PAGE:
4Causal Regression and the Limits of Methodological Individualism


To bring some order into the confusing variety of phenomena called "mechanisms", it is useful to distinguish between a) the level of reality they refer to, b) their degree of conceptual abstraction, and c) their assumed scope of application. If social phenomena are explained by psychological mechanisms and psychological phenomena by neurological processes, causal regression from a higher to a lower level of reality is involved. Elements on different levels of reality can stand in a part-whole relation, like cells to an organism, or human actors to a social system. System level phenomena are then explained by the activities of the parts. Mechanisms, accordingly, exist in a "nested hierarchy": The activity of an entity at a given level may be looked at (1) in isolation, (2) constitutively, i.e. by identifying the lower level mechanisms that generate its activity, or (3) contextually, by showing how it fits into the organization of a higher-level mechanism (Craver 2001, 65-71). In the philosophy of science it is generally held that "(f)or a higher-level law to be mechanically explicable, it must be realized by some lower-level mechanism" (Glennan 1996, 62).


In contrast, conceptual abstraction takes place on a single level of reality; the concepts "United Kingdom in 1990", "twentieth century West European states", and "modern states" all refer to the same kind of social unit. It is possible to develop highly general concepts of mechanisms if we pare down complex concrete processes to the bare bones of basic interaction types, such as cooperation, competition, negotiation and subjugation. Karlsson (1958), Elster (1989), and Bunge (1997) have all spoken of such basic social processes and called them mechanisms. Propositions about mechanisms can form conceptual hierarchies, ranging from the particular to the highly general. "Path dependent technological innovation", "increasing returns", and "positive feedback" are increasingly general concepts that can be applied to the same case, for instance the frequently cited QWERTY case of the typewriter keybord (David 1985).


More abstract concepts are often called more general, and indeed their scope of application is wider than that of their more specific sub-categories. There are more cases of positive feedback, for instance, than of path dependent technological innovation, more cases of "cooperation" than, say, of neo-corporatism. But there are also possible differences in the scope of application independent of the degree of conceptual abstraction. Such differences would be based on differences in the inherent regularity between, for instance, physical reality on the one hand, where (near-)universal regularities can be found, and organisms and social systems on the other hand. In fact, this has been argued by biologists and social scientists alike. Conceivably, the general concept of negative feedback, the threshold-dependent balancing of activating and inhibiting forces, has a more restricted scope of application in the social than in the organic world. Any given mechanism statement can, then, be characterized by a) the level of reality it refers to, b) its degree of conceptual abstraction, and c) the scope of its claimed applicability at a given level of abstraction. Of these distinctions, the first plays the most significant role in the discussion about mechanisms.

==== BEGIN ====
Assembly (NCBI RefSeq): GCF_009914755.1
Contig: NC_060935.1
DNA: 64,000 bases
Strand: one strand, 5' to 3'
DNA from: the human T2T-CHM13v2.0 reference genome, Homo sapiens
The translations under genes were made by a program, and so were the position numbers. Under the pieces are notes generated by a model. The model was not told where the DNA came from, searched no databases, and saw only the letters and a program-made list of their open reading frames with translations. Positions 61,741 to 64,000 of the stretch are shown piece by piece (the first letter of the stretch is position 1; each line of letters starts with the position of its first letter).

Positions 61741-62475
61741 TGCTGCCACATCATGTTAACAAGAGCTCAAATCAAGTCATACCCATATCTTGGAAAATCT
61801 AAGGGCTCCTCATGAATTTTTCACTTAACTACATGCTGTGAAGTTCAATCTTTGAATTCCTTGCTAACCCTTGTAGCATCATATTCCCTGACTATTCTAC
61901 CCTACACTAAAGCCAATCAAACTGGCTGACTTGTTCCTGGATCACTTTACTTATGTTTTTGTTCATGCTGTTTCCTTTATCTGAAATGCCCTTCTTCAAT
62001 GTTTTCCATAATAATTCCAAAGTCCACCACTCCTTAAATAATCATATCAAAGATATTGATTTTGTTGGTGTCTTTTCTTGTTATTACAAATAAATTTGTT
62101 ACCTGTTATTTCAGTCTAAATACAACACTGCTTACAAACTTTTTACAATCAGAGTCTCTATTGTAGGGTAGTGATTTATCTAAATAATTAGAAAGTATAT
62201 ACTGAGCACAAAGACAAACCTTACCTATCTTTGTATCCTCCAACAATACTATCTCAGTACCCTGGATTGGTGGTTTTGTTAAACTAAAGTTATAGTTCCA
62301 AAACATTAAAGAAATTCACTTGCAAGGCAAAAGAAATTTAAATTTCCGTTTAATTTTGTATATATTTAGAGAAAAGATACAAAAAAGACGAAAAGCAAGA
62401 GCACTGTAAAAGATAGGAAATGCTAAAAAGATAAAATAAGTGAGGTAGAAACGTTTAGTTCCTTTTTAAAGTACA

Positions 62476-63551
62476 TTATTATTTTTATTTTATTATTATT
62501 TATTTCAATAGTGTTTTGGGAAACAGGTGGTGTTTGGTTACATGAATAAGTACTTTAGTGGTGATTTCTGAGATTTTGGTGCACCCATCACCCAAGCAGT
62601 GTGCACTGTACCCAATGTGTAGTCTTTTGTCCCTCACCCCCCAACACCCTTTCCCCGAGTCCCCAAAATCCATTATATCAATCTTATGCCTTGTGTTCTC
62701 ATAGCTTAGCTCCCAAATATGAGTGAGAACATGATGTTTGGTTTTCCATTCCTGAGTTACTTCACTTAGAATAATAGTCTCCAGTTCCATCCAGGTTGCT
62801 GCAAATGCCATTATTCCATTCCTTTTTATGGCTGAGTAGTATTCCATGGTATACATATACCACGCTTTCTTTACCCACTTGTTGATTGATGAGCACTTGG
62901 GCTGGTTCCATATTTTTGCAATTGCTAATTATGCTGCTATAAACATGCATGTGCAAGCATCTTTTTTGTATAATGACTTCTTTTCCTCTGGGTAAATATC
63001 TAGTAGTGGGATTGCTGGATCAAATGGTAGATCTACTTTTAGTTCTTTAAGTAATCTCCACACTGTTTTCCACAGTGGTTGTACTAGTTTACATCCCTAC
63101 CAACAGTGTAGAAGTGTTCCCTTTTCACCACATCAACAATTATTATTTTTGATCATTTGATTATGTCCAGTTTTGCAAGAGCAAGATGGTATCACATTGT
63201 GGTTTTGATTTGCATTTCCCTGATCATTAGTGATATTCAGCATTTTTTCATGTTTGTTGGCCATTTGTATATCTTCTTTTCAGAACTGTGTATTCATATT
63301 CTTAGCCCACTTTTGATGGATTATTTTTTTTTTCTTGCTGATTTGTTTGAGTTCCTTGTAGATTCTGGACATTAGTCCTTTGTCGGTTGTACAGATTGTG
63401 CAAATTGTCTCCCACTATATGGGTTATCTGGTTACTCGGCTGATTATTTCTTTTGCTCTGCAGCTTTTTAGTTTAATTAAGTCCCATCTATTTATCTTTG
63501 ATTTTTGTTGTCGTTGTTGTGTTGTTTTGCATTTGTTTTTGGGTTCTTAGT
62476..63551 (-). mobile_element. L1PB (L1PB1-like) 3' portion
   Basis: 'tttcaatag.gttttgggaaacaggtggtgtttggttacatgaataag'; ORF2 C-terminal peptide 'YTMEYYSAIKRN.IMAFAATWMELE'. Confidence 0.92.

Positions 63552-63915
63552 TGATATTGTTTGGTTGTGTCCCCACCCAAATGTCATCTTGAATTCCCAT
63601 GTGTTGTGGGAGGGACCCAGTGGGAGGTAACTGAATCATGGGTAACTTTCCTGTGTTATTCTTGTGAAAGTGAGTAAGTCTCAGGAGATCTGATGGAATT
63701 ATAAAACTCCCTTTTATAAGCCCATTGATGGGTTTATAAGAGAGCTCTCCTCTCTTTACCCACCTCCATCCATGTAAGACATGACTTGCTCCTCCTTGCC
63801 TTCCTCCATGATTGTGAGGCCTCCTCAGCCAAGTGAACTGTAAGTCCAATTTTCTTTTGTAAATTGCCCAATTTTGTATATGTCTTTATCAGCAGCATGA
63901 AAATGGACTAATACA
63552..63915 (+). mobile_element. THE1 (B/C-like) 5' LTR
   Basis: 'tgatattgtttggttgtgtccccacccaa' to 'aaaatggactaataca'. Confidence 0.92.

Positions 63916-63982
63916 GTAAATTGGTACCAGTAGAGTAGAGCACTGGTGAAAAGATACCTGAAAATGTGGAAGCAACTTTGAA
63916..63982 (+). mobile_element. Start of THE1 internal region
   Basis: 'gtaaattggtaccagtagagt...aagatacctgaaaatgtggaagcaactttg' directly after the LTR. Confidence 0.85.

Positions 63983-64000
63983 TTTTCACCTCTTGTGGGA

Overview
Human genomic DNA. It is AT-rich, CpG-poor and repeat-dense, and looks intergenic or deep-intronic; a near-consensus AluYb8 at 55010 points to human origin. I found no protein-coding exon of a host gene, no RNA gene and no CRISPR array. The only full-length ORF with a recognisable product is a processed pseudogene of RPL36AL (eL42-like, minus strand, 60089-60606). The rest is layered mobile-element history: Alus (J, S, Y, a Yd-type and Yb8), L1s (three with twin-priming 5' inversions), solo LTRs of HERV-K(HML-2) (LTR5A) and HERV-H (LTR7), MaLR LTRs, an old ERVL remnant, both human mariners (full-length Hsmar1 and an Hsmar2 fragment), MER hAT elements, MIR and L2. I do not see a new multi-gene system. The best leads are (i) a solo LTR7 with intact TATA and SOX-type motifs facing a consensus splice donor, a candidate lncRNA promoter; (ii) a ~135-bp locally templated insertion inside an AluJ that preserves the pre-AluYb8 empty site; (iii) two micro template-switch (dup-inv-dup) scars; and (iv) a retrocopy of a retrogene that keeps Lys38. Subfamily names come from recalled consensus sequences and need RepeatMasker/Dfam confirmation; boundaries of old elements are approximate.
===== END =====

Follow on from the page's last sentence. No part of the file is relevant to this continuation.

Complex social units are seen as part-whole hierarchies, with human actors and their actions as elements. Hedström and Swedberg (1996, 299) state peremptorily that "there exist no macro-level mechanisms". According to Büthe (2002, 483), causal mechanisms "are usually derived from very general theories of the constraints, motivations, and cognitive processes employed in decision making and thus shaping human agency". Little argues that social regularities are emergent phenomena not directly governed by any laws; the only governing regularities in social reality are regularities of individual agency (Little 1993, 188). These quotes express the basic tenet of methodological individualism; it calls for causal regression in the explanation of social macro-phenomena on the assumption that system properties are not caused directly by other system properties, but by the activities of the system elements.


The principle of methodological individualism is often illustrated by the macro-micro-macro model of sociological explanation. Developed by Coleman (1986, 1990) and adopted among others by Esser (1993, 2002) and Hedström and Swedberg (1996), this model states that the connection between two macro phenomena (e.g. protestant ethic and capitalist economy, improved social conditions and revolution) must be explained by going down to the level of motivated human beings and their activities. The model can also be applied to processes of change in a given social structure or institution. Micro1 stands for individual reactions to situational givens determined by Macro1, Micro2 for the behavior thus induced. The "fixed kernel" (Coleman 1990, 11) of the model at the micro level is a theory of action, whether perceived in terms of rational choice or in terms of interpretive social science (Little 1991: 11); a mechanism based account is quite compatible with different social theories of action. Some authors (as for instance Elster 1989) go even a step further and explain social action by cognitive and other psychological mechanisms (e.g. frustration-aggression, reactance).





Adapted from Coleman (1986, 1990).